Despite federal and state laws that prohibit California employers from discriminating against employees due to their sex, many workers still experience mistreatment at work. Even when they know such conduct is unlawful, many employees do not take action by reporting sex discrimination or harassment due to the personal nature of these situations. Our sexual discrimination attorneys at Minnis & Smallets, LLP are committed to helping workers enforce their rights when adverse employment actions hold them back. Please contact our office to schedule a free consultation with an Alameda County sex discrimination lawyer today. Some important information about sexual discrimination in California may also be useful.
It is unlawful for employers to discriminate against workers and job applicants because they bear certain traits or characteristics. Treating an employee differently because of sex is one type of prohibited conduct. At the federal level, Title VII for the Civil Rights Act of 1964 provides employees with different legal remedies if they experience sexual discrimination at work. The law applies to all levels of government and governmental bodies, as well as private employers that employ 15 or more people.
California’s statute on sex discrimination, the Fair Employment and Housing Act (FEHA), includes many of the same prohibitions as federal law. However, it is more expansive because the law applies to employers with five or more employees.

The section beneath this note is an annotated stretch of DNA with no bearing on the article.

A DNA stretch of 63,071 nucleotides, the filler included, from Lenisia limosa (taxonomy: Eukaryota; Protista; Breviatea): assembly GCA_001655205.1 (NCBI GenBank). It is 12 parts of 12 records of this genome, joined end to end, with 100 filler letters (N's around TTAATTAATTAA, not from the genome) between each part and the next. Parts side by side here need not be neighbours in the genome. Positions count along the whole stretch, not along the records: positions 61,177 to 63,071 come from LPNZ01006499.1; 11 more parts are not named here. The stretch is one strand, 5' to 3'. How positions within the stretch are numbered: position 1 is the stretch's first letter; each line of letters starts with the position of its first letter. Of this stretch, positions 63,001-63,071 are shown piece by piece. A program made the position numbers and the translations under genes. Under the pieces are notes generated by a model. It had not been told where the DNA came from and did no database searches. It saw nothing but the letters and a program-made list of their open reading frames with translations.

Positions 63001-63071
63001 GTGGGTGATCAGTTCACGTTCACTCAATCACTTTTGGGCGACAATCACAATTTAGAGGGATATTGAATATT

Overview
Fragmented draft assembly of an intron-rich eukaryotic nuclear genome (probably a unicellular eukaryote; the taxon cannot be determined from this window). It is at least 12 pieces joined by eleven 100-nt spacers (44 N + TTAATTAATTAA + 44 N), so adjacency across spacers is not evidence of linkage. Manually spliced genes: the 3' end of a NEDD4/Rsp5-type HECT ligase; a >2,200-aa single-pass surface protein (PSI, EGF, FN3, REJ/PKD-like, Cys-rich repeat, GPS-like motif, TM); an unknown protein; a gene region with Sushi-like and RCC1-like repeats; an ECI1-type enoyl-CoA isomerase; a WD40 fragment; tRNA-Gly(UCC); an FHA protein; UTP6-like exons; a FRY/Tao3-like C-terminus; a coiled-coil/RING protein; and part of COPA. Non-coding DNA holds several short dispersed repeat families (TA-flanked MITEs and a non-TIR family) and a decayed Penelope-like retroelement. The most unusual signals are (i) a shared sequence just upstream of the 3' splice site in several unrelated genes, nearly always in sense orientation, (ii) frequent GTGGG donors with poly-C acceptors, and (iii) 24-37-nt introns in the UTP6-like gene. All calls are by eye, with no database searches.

To prove a claim for sex discrimination, an employee must present evidence that the employer engaged in adverse employment actions because of sex, such as:
Though some employers implement internal policies regarding sex discrimination, employees have additional options to enforce their rights. The Equal Employment Opportunity Commission (EEOC) is charged with enforcement of federal discrimination laws, and the California Department of Fair Employment and Housing (DFEH) handles claims under state law. It is necessary to go through these channels initially to address sex discrimination in the workplace.
If an employee is dissatisfied with how the EEOC or DFEH resolves a sexual discrimination claim, the next step is to file a lawsuit in court. Through a civil cause of action, workers can seek compensation for back and future pay, as well as emotional distress.
For more information regarding sexual discrimination in the workplace, please contact Minnis & Smallets, LLP by calling 1-415-551-0885 or visiting us online. We can schedule a free consultation with an experienced sex discrimination attorney who can explain employee rights and legal remedies.